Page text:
Aug 262023

I woke up at 2:30 a.m. this morning. No fucking idea why. I was wiped out last night and fell asleep by 8 p.m., but that still doesn’t explain it. I was thinking 4 a.m. would be the likely waking hour, a solid 8 hours later. Maybe it’s Mariners fever (baseball fans may understand.)

I hope my loss is your gain. The ridiculous waking hour gave me lots of time to catch up on music, and to compile a bigger than average roundup for this Saturday. In organizing this I decided to lead with the most prominent name in the collection, and then move in a more obscure and musically challenging direction before embarking on a pair of anthems and then concluding with nastier notions.


When my compatriot DGR reviewed October Tide‘s last album, 2019’s In Splendor Below, he found it “a very different album from its predecessors,” “one of the fastest-moving albums they’ve created” and with a new emphasis on “death metal atmospherics and groove” — though he noted that the band had not completely abandoned “the beautiful and cold atmospheres” that had become a major part of their hallmark.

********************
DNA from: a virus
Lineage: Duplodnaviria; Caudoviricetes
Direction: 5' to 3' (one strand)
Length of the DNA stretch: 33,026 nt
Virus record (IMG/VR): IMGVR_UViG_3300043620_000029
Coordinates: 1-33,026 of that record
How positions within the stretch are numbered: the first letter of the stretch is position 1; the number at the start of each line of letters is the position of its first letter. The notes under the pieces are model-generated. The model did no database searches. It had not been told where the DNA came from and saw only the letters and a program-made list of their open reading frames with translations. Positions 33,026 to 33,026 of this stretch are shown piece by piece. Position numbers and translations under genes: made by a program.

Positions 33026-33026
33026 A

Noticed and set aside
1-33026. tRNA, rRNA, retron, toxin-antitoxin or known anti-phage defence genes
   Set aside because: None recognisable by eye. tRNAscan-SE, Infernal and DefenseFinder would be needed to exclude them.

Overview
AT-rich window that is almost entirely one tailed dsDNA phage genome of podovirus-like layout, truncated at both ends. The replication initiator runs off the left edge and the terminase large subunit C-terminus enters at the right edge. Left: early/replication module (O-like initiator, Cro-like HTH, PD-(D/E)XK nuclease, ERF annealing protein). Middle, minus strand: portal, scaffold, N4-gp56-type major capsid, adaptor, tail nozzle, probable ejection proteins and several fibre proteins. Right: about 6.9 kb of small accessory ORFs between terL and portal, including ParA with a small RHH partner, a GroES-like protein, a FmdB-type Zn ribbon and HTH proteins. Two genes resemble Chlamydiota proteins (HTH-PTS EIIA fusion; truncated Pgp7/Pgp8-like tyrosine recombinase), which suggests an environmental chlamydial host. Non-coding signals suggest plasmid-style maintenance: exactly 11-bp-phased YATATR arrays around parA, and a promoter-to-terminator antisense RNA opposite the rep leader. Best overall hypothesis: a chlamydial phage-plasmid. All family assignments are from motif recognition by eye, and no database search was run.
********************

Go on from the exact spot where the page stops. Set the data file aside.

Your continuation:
The new October Tide album, The Cancer Pledge, is likely to be in a similar vein as that last one. Indeed, guitarist Fredrik Norrman calls it “a direct continuation of the previous album — less doom and more death metal, yet melodic and with more layers”. That’s born out by the album’s first single, “Tapestry of Our End“, which arrived with an engrossing animated lyric video.

Photo credit: Daniel Jansson

The band’s lineup has remained intact since 2016, and that means Alexander Högbom‘s distinctive snarls and roars are still a commanding presence in this new song. As for the surrounding music, the band interweave rocking beats and furious fills, heaving and hurtling bass lines, riffing that’s both mercurial and head-hooking, lots of glittering and swirling leads, and melodies that both soar in splendor and diminish into anguish.